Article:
Rossi commented that last year, most of the things they tried seemingly had no effect; but now, for the first time, the new bike is responding in a more normal way. Yes, Rossi is still 1.2 seconds back from the front, but now there seem to be tools at hand by which to improve.

Lorenzo and Spies seemed to take a longer view, that lap times in the first test are much less important than getting quickly and easily on the pace and gaining familiarity with how basic settings changes affect performance.

Honda is said to have weathered the depression of 2008 better than Yamaha. So, what we saw in 2011 and recently at Sepang could be just the effect of Honda’s greater financial ability to support development. Yet the next test could bring surprises either way.

And the CRTs? Even canny, experienced Edwards has a distance to go to “get amongst the chickens.” Dorna CEO Carmelo Ezpeleta has said he is happy to see “two races in one,” and that, if necessary, he will give the privately built machines other advantages to make them more competitive. At present, while MotoGP prototypes are limited to 21 liters of fuel per race and six engines for 18 events, CRTs get 24 liters and 12 engines.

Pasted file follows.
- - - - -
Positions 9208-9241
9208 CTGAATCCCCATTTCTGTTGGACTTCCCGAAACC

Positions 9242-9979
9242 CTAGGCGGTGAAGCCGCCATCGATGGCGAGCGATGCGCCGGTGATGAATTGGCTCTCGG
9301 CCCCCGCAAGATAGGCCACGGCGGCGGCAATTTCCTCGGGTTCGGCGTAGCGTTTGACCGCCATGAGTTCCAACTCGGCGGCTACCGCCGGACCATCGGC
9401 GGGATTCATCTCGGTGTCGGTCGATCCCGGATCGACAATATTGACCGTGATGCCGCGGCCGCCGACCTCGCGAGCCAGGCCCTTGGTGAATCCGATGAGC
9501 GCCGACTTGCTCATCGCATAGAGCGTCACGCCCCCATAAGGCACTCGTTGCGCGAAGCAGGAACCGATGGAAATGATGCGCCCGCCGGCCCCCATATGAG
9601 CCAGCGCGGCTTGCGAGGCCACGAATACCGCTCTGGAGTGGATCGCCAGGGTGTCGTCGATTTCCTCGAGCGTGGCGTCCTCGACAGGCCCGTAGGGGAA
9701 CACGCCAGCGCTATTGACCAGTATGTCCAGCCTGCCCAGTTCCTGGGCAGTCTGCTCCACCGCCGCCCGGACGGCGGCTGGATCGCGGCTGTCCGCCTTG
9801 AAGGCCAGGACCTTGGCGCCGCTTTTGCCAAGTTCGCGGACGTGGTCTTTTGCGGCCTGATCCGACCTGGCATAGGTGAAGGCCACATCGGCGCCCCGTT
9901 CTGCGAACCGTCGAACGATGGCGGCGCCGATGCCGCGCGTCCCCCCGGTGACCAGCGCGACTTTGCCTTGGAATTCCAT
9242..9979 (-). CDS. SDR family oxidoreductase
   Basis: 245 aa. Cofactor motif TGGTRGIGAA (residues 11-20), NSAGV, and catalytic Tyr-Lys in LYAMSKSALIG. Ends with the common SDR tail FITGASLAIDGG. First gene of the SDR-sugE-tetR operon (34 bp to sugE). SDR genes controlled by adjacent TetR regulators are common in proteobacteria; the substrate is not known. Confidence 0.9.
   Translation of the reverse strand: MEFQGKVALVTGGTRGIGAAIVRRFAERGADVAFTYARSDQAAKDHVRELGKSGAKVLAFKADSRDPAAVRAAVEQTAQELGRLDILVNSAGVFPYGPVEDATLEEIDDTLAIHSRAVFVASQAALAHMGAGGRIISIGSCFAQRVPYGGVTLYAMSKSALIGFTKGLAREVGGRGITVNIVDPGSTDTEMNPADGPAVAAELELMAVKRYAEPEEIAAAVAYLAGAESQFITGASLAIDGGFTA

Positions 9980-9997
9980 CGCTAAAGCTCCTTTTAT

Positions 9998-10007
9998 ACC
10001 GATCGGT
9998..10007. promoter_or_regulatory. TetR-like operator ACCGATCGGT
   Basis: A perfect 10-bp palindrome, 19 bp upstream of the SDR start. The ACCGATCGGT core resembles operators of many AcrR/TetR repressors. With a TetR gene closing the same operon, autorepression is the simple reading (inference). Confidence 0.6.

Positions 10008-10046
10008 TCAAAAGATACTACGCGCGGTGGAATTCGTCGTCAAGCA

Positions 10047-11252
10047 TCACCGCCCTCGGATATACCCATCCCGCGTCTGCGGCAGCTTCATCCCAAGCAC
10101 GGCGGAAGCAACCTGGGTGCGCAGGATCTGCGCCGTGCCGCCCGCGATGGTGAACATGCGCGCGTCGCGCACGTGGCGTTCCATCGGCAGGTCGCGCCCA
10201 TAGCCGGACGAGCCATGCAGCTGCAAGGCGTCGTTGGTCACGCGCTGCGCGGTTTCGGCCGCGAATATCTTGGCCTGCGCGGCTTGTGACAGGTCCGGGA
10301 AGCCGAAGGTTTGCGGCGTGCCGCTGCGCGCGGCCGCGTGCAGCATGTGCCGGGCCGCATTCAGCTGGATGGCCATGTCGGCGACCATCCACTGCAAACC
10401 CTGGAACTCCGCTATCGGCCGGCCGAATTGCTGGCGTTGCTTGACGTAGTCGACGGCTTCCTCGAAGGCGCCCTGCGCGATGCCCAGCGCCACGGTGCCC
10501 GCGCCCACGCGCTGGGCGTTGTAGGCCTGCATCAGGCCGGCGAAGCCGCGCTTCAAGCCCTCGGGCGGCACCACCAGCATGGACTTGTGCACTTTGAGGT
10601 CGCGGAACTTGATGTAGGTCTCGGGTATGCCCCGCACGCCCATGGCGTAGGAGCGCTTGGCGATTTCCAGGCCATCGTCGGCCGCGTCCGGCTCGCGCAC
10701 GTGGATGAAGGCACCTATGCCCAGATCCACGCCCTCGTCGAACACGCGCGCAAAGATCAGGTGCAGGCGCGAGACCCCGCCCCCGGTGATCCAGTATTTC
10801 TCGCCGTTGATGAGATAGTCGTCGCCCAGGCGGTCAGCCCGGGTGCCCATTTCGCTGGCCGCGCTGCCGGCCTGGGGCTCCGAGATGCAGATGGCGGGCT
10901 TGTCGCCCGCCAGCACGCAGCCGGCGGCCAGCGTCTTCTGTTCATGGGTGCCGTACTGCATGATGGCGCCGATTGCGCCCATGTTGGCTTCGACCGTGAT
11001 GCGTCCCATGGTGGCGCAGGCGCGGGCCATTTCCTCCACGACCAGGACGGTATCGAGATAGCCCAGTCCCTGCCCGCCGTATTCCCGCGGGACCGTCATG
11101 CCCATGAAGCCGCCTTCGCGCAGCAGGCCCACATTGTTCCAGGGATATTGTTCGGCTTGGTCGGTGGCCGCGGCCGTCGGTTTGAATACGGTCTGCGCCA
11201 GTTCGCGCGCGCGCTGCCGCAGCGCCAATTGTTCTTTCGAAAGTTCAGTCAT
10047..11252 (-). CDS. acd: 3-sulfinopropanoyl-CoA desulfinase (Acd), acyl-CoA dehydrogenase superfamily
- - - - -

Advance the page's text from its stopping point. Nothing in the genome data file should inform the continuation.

To me, CRT just looks like an extension of Moto2—another opportunity for desperate small-team owners to stay in business by renting amusement rides in the top class to sons of wealthy families. It’s been a long tradition in Formula One.

MotoGP Test in Malaysia - Racing

MotoGP Test in Malaysia - Racing

MotoGP Test in Malaysia - Racing

MotoGP Test in Malaysia - Racing

MotoGP Test in Malaysia - Ben Spies

MotoGP Test in Malaysia - Ben Spies

MotoGP Test in Malaysia - Bridgestone

MotoGP Test in Malaysia - Bridgestone

MotoGP Test in Malaysia - Casey Stoner

MotoGP Test in Malaysia - Casey Stoner

MotoGP Test in Malaysia - Colin Edwards

MotoGP Test in Malaysia - Colin Edwards

MotoGP Test in Malaysia - Dani Pedrosa

MotoGP Test in Malaysia - Dani Pedrosa

MotoGP Test in Malaysia - Jorge Lorenzo

MotoGP Test in Malaysia - Jorge Lorenzo